I don’t know how you classify ball players, but I tend to lump them into five categories: great, good, OK, not so good, and yuck. Most players who get more than a cup of coffee in the Major Leagues tend to clump in the OK and not so good categories with a sprinkling into each of the others. That’s really true of left-handed pitchers.

Did you ever notice how few truly fine left-handers there are? Do me a favor. Stop reading for a moment and sit down and try to write out your top 10 or 15 or 20 (at your discretion) southpaws. Now take a look at it closely. Notice how few truly great pitchers are on that list. Not a lot, right? I did that the other day while sketching out a different post and was shocked at how quickly I ran out of first-rate pitchers. Do it with right-handers and you go a lot longer on the list before you start getting into the good and OK categories. And for the record I’m talking about starters, not relievers or set up men. But in both cases, the number of first-rate lefties is really small.

Now obviously that has to do with the fact that only about 11% of the population is left-handed. But it still seems to me to be quite a small crew (less than 11% of pitchers) who can step out as top of the line lefties. I’m not so sure why that is. Maybe it’s just the small sample size (is that great alliteration or what?) that makes the difference.  So I’ve decided to advise my son to teach my grandson to throw left-handed. OK, the kid’s right-handed, but it’s not too late to teach him to throw with the other hand (he’s only six). Heck, there’s the potential for a lot a money and for a place among the elite of southpaws. Go ahead, son, give it a try. Do it for the old man.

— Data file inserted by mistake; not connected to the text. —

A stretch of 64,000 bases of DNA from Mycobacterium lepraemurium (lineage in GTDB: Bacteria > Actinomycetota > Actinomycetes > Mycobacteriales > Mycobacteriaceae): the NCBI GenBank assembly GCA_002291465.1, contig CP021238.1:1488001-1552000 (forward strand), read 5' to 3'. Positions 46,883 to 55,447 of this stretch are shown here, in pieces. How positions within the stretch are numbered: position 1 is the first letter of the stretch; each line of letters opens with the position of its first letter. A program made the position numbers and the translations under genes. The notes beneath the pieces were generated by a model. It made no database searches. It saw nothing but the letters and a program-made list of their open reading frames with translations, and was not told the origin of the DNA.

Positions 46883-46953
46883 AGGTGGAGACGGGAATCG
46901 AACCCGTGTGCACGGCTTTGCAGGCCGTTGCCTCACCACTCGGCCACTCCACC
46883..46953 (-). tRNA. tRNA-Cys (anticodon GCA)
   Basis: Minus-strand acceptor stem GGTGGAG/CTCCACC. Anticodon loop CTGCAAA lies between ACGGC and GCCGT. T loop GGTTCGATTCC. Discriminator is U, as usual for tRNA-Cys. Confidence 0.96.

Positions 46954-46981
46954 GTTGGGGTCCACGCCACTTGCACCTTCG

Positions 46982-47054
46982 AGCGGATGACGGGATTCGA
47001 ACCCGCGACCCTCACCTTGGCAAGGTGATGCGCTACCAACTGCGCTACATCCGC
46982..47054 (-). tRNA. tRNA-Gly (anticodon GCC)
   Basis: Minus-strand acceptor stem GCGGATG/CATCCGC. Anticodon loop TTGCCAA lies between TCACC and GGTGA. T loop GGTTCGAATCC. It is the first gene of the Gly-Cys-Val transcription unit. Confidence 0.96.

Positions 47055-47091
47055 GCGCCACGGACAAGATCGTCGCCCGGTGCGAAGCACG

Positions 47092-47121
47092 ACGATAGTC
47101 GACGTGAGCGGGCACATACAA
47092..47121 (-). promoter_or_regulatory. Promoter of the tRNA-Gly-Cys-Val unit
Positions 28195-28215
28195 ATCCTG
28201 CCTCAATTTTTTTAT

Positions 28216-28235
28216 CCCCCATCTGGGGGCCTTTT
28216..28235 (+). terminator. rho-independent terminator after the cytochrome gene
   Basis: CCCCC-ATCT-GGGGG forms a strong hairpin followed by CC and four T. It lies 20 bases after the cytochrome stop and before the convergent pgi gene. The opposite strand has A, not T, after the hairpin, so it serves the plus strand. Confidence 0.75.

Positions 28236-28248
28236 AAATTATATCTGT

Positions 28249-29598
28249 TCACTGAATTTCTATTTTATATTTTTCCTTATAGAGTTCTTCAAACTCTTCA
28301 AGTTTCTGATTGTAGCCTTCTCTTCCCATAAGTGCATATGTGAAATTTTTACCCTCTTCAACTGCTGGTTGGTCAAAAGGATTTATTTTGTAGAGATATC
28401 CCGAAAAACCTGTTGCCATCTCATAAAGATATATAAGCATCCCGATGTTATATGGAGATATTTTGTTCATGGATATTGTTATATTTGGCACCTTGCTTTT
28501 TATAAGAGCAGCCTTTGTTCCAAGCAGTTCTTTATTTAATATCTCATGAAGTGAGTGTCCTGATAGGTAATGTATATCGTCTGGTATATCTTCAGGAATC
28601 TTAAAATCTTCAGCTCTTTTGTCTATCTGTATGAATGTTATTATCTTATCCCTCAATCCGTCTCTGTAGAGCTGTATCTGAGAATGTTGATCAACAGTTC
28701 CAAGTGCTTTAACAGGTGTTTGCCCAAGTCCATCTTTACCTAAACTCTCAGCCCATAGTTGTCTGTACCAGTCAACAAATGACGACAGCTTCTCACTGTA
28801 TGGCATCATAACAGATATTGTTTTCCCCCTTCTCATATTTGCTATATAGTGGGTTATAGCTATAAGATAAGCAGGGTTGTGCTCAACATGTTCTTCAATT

3 Responses to “Southpaws”

  1. William Miller Says:

    So, who are your top ten lefties of All-Time? You’re right, the list gets short very fast. I made it to about ten guys, then gave up.
    My younger brother is left-handed, and has little interest in baseball. But I told him when he was in despair over turning 40 that there is certainly an MLB team out there that would pay for his services as a left-handed specialist out of the pen. Didn’t take me up on it, though. That’s little brothers for you.
    Have a Merry Christmas, Bill

  2. Sportsphd Says:

    Apparently CC Sabathia’s father did exactly that. Sabathia’s does everything right handed but pitch.

    • verdun2 Says:

      And it seems Brooks Robinson’s dad did it the other way round. Brooks writes with his left hand, but played ball with the glove on his left. Interesting.

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